— We believe Black x Brown Stories Are Priceless —
When God spoke to Jonah and told him about his mission, Jonah did what most people would do — he ran in the opposite direction. I imagine that Jonah was scared that God was speaking to him and shocked that God had chosen him. The universe + higher powers send us signals daily. However, many of us don't have the faith or belief to welcome these signals and further interrogate their meaning. But, more on this later.
The date is April 28th, 2021. We're officially 52 days from the release of our first self-published book entitled "When We See Ourselves / Black x Brown Love." Not afraid of showing my hand, I'm convinced this anthology WILL fundamentally revolutionize how Black x Brown communities view our relationships (platonic and romantic) and cement the #BlindianProject firmly at the intersection of Black x Brown culture.
When I initially launched the #BlindianProject as a passion project in 2017, my purpose was simple: highlight the stories of Black x Brown love, often marginalized and swept under the rug. I had no idea how impactful this work could be or how many other individuals faced similar experiences worldwide. But, I knew there was something special with these stories in which couples fought racism, culture, class, religion, and other stereotypes in the name of love. The beauty of these awe-inspiring stories was simple - they allowed individuals to feel "seen" and provided people with the opportunity to finally find acceptance.
At the beginning of 2020, feeling disillusioned with the meaning of success in my professional career and life, I decided to focus on my creative endeavors. While I earned a handsome wage working as a Technology consultant, the reality was that the systems and processes we implemented in organizations were often removed as quickly as we put them in. I traveled up to four hours a day and essentially spent half of our four-year-old son's life away from home. We didn’t have children for only one of us to raise them.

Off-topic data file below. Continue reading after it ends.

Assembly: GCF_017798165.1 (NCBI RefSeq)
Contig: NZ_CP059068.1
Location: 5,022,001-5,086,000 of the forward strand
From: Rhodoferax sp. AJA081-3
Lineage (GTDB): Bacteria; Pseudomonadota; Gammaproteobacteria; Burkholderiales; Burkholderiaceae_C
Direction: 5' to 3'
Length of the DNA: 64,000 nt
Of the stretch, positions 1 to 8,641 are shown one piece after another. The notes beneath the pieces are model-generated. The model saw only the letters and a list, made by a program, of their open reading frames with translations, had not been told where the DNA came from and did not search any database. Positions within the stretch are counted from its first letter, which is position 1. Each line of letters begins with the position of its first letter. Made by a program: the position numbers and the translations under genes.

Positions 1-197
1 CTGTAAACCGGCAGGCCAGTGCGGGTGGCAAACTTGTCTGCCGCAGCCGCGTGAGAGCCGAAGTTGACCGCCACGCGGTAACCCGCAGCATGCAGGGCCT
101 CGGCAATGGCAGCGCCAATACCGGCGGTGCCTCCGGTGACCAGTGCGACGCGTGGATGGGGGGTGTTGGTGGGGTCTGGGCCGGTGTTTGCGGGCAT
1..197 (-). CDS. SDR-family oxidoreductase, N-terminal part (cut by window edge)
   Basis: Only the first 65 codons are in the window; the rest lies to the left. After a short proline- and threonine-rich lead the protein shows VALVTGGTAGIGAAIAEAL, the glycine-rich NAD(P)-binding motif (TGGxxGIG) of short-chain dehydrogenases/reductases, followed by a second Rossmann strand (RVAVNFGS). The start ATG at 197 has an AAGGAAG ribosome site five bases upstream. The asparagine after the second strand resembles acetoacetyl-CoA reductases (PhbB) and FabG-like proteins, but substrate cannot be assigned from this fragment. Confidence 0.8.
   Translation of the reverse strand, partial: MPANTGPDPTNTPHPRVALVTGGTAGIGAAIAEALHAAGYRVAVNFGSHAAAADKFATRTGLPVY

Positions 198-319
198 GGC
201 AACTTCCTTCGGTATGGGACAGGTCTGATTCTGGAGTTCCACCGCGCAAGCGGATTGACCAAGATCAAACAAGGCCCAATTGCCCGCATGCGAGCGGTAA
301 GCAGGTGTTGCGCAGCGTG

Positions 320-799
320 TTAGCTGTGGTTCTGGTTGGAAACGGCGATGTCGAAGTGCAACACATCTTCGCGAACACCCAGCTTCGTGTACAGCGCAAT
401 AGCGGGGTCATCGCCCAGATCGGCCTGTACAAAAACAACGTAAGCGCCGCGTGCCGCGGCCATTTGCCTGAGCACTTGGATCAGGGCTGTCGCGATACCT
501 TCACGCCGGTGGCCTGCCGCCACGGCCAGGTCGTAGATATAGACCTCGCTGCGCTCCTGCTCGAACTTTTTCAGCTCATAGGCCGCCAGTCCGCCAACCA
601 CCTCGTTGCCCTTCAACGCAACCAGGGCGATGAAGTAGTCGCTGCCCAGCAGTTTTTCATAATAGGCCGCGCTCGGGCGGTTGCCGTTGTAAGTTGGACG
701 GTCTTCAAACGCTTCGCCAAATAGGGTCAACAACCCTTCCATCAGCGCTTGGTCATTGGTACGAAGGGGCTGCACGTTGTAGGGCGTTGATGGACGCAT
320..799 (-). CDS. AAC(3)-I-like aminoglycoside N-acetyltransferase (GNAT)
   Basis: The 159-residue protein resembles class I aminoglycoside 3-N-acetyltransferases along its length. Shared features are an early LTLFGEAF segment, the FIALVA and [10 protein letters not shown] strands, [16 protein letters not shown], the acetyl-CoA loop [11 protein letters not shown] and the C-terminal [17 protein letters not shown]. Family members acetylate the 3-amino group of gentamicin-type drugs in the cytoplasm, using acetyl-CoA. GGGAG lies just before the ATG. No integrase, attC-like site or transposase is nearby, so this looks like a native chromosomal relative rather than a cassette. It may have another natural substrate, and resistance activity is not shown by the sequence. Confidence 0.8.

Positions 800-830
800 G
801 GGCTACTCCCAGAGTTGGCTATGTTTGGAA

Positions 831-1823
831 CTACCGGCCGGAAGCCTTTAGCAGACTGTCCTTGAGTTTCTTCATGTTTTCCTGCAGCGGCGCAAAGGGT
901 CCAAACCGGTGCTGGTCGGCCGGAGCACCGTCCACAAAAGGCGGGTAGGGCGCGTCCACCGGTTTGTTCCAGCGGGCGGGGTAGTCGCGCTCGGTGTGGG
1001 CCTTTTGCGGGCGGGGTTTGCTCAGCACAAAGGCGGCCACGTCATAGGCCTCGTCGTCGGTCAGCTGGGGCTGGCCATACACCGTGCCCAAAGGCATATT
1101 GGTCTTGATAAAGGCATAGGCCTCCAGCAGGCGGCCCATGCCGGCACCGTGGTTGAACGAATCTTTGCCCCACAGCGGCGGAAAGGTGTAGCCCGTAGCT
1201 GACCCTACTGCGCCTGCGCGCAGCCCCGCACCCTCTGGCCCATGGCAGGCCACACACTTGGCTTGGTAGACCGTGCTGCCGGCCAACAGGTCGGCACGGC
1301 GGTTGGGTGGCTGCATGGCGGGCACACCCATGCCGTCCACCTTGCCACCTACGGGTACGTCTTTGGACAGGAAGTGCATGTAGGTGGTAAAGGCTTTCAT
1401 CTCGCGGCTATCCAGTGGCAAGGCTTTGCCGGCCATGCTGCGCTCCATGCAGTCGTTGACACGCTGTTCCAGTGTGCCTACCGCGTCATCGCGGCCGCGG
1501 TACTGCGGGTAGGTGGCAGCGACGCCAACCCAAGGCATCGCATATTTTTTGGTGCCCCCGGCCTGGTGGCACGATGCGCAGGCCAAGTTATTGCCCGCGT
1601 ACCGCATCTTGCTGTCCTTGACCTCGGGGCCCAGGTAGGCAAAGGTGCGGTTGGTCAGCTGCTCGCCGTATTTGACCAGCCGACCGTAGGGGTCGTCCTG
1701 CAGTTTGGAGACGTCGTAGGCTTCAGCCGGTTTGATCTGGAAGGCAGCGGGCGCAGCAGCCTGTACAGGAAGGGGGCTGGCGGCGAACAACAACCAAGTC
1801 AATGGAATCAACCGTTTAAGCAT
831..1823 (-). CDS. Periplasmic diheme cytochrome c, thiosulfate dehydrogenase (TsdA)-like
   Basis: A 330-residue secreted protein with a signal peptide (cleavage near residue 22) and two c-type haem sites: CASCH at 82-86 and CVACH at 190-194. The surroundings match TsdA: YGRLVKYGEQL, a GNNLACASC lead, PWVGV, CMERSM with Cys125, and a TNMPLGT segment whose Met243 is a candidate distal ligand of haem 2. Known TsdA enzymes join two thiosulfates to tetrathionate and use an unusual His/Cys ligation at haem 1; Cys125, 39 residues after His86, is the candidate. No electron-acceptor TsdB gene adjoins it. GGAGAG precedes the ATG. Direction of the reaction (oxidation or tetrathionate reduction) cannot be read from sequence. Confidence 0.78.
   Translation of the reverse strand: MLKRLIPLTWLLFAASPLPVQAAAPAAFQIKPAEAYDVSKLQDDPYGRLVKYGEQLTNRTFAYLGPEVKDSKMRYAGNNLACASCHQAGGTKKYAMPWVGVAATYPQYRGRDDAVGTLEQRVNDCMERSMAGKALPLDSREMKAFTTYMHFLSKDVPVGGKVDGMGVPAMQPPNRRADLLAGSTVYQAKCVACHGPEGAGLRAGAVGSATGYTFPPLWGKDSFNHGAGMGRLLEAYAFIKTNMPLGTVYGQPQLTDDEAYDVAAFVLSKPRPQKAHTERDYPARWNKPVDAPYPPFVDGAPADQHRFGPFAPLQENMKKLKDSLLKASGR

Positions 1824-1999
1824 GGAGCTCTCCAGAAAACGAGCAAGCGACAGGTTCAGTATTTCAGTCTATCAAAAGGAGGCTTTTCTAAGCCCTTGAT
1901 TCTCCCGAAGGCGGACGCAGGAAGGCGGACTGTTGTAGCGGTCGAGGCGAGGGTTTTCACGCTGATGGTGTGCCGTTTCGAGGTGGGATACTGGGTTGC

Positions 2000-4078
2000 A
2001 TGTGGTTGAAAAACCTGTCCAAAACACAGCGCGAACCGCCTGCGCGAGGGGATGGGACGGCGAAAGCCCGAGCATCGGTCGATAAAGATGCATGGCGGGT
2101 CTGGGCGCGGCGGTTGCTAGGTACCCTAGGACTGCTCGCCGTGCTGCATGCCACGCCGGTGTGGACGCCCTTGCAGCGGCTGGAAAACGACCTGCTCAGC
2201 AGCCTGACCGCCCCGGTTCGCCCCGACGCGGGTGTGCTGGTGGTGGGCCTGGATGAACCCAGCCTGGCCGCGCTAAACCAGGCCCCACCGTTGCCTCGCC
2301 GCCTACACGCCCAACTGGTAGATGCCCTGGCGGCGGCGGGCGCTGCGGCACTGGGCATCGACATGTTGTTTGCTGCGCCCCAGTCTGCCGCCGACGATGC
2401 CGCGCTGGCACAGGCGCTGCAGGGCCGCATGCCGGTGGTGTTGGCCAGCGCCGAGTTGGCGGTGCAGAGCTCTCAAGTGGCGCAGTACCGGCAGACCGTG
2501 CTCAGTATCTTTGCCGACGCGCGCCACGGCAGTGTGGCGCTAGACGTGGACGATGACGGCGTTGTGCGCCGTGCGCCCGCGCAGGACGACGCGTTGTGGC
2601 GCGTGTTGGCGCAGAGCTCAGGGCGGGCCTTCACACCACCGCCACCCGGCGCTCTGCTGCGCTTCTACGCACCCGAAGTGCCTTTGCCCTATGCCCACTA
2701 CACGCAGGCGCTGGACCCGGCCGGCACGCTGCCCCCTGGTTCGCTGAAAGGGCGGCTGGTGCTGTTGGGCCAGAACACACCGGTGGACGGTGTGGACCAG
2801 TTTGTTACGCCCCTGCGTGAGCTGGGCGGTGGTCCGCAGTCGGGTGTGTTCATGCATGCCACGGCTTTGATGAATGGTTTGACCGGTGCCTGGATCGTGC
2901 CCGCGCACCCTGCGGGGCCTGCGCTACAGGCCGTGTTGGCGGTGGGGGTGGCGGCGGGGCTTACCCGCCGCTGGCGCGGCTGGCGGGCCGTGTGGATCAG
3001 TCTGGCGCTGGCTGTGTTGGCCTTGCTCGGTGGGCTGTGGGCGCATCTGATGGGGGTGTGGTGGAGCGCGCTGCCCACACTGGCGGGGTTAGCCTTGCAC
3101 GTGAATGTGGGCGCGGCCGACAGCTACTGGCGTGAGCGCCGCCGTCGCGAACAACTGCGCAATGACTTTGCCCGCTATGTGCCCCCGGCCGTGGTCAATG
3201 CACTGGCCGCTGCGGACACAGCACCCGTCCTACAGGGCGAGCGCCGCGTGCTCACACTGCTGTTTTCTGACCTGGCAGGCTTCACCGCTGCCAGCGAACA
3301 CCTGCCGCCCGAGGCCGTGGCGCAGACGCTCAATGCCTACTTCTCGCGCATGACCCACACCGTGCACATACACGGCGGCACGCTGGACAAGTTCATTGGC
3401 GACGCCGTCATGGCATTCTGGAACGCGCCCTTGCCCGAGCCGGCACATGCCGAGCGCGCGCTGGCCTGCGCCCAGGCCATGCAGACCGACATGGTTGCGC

So, I chose to change my reality. I put my head down and dedicated myself to the work without caring who watched. I aimed to normalize Black x Brown relationships and dismantle anti-Blackness within both of our communities via the #BlindianProject.
No one could foresee the events 2020 would later unfold. Following the emergence of COVID19, where Black x Brown communities were disproportionally affected, and the devastating murders of George Floyd, Breonna Taylor, and countless others — we were forced to confront racial inequalities tearing at humanity's threads. Later that year, Kamala Harris entered the White House as the first Black (Jamaican) and Indian elected as Vice President of the United States of America. Our community blossomed to a captivated audience of over 25,000 people within a year and provided a haven for people who'd often felt isolated throughout their lives.
Here's where the story gets interesting, following media coverage from The BBC World News, The Washington Post/The Lily, Homegrown India, and many other outlets, our dreams and aspirations were sky-high. However, with only a small team in place, we struggled to launch products/services for our community and capitalize on the momentum. Another thing that irked me was that we struggled to build an editorial team* to help facilitate the creation of longer-form content, which the community had shown an interest in. We'd done some fantastic work and materially impacted people's lives, but there was much more room for us to grow.
Now, back to where the story started. My first name is also Jonah. For years, signals presented themselves to me, but I ignored them. Until one day, I decided to pick up the phone and believe in my calling. Amazingly, there aren't many other platforms championing the unification of our Black x Brown cultures, despite our rich shared histories and accomplishments. That's not to say we need to wait for anyone's approval to create a world representative of our communities.
As we countdown the days to the release of our first book, I/we hope that our content continues to speak to you and our community. I know it's not easy to find positive representations of ourselves in mainstream media. We hope you continue to share, support, and highlight our work to others who'd benefit from what we're doing.
Keep your eyes peeled. We plan on launching a multi-sensory, experiential exhibition popping up in a city near you sooner than you expect.
Reaching for the stars,
Jonah Batambuze is a Ugandan-American, multidisciplinary creative community builder and author of the soon-to-be-released book entitled "When We See Ourselves - Black x Brown Love." He was born in Chicago and raised in the cornfields of Central Illinois. In 2001, following a successful collegiate basketball career, Batambuze studied abroad in Dublin, Ireland, where he met a South Indian princess who later became his wife.